I’m pretty sure Sauron had no need to invest money. But if he did, he’d probably use a three-fund strategy despite being an evil genius. Investing often seems daunting and complex. But it can also be simple.
Simple you say?
There are ETFs, IRAs, Roths, REITs, Stocks, Expense Ratios, Unrealized Gains, Capital loss, CAGRs, Small Cap, Large Cap, Mid Cap, Short-Term, Long-Term, Intermediate-Term, TIPS, T-Bills, T-Notes, CDs, Cash and many more. What’s simple about all that?
Now don’t confuse simple with easy. I mean running a marathon is simple, you just keep running until you cross the finish line. And no-one would say running a marathon is easy. But investing can also be complex for a number of reasons and in no particular order:
1) Financial Education
Not everyone learns personal finance and is financially literate growing up so the world of investing seems complex.
Talking about money even among friends / family also tends to be discouraged. And it’s kind of boring too so likely not the best dinner party conversation topic, unless one is bragging about their bitcoin investment increasing ten-fold. Which is still a bad dinner party conversation topic.
The short guide If You Can is a great way to start learning.
There’s an incredible amount of psychology when investing. From Fear of Missing Out to Fear of Losing It All. There’s now a whole field of psychology devoted to this area called Behavioral Economics.
It’s easy to be a little irrational when it comes to finance and I’m certainly no exception.
3) Seeking Perfection
Investing choices can also become complex when trying to reach the “best” possible outcome. Whether it’s a complex asset allocation, factor-based portfolio or individual stock picking, they can all make investing more complicated.
And since all the models are based on past-performance, it’s hard to know if they’ll apply over your investing time frame. If you’re 20 years old now, that could be another 45 years of accumulation.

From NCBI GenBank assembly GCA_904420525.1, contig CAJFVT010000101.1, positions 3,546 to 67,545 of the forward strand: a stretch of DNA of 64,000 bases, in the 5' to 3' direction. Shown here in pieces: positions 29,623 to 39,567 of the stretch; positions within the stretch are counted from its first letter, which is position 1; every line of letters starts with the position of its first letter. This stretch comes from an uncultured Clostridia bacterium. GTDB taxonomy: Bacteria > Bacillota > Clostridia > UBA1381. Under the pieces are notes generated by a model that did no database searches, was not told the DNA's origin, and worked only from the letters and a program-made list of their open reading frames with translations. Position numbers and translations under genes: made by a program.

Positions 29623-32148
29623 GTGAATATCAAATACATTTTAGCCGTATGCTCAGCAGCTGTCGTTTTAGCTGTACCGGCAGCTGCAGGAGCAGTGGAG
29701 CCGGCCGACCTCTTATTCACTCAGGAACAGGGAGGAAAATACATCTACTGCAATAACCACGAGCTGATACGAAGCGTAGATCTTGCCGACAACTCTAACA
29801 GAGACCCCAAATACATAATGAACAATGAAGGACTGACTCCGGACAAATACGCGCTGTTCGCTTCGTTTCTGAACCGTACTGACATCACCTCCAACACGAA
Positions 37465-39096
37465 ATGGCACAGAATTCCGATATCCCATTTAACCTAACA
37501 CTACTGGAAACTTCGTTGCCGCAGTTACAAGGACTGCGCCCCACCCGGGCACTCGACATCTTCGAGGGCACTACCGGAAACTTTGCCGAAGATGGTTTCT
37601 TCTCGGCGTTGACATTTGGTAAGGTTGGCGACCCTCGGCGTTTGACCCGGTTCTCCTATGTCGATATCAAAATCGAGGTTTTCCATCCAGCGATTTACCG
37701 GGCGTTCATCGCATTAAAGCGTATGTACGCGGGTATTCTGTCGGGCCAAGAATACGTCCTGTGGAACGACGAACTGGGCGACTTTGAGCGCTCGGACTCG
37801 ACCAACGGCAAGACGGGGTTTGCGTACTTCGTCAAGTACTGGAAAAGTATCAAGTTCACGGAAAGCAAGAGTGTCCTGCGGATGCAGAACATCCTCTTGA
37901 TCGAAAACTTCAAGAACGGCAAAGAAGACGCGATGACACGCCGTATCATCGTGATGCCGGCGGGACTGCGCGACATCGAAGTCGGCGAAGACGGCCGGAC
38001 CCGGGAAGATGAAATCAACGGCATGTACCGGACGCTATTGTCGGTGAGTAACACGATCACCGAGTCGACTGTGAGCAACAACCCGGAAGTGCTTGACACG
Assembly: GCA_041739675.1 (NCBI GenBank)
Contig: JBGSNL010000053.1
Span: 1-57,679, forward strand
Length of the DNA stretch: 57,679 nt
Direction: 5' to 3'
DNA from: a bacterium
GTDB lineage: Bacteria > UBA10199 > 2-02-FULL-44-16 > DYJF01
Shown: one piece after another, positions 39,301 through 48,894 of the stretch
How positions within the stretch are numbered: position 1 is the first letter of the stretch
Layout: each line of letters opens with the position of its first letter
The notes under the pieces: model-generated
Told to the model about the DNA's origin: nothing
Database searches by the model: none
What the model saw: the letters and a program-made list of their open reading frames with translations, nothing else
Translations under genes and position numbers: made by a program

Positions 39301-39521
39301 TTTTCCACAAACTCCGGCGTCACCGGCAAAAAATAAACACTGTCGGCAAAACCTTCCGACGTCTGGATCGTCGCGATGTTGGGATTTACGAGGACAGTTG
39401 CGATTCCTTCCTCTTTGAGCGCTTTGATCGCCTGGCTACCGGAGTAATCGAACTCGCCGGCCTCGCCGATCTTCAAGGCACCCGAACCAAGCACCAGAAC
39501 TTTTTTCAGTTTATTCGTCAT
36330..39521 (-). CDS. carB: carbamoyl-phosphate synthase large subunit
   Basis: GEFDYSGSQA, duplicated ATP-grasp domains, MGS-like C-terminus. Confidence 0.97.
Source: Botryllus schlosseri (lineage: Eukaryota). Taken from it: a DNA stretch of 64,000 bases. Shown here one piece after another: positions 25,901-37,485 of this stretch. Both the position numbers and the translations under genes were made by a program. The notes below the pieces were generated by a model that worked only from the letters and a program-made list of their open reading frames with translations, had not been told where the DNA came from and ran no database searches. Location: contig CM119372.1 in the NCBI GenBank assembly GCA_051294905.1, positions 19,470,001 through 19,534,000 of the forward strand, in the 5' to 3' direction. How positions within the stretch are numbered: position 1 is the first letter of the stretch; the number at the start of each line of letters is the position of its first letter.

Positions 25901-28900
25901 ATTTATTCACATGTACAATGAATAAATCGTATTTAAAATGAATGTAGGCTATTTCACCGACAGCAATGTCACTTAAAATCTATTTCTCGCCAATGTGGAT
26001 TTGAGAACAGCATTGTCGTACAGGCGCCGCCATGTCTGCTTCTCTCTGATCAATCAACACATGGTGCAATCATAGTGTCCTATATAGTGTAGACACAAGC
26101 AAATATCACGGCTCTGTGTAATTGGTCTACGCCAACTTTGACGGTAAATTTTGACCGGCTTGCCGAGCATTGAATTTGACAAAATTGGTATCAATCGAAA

A lesson 20 years in the making
I’m not the world’s fastest learner but even so, it took me an especially long time to appreciate the following, both in investing and in my career:
My point here is that your investing strategy doesn’t have to be “perfect”, it just has to be “good enough”. That 5% small-cap allocation really won’t make all that much difference to your investments.
In terms of strategy, time and saving more money is a much more reliable path to success than hoping for a 9% growth in your investments over the next thirty years. A bird in the hand and all that.
Even Scott Sterling, the world’s unluckiest investor, also managed pretty well despite just about everything going wrong.
Keeping it simple: the three-fund strategy
A simple investment strategy is to use only a couple of low-cost ETFs or mutual funds. These are usually referred to as Lazy Portfolios because, well, you’re being lazy while the portfolios are doing all the work. One of the more common lazy portfolios is the three-fund strategy.
But for more details on that, I’m going to defer to mymoneywizard’s guide to the three-fund portfolio as it’s a great one-stop guide on how to get started.
The image for this article is actually a large disk of gas surrounding Fomalhaut, one of the brightest stars in the sky.
Quote of the Day
An optimist will tell you the glass is half-full; the pessimist, half-empty; and the engineer will tell you the glass is twice the size it needs to be.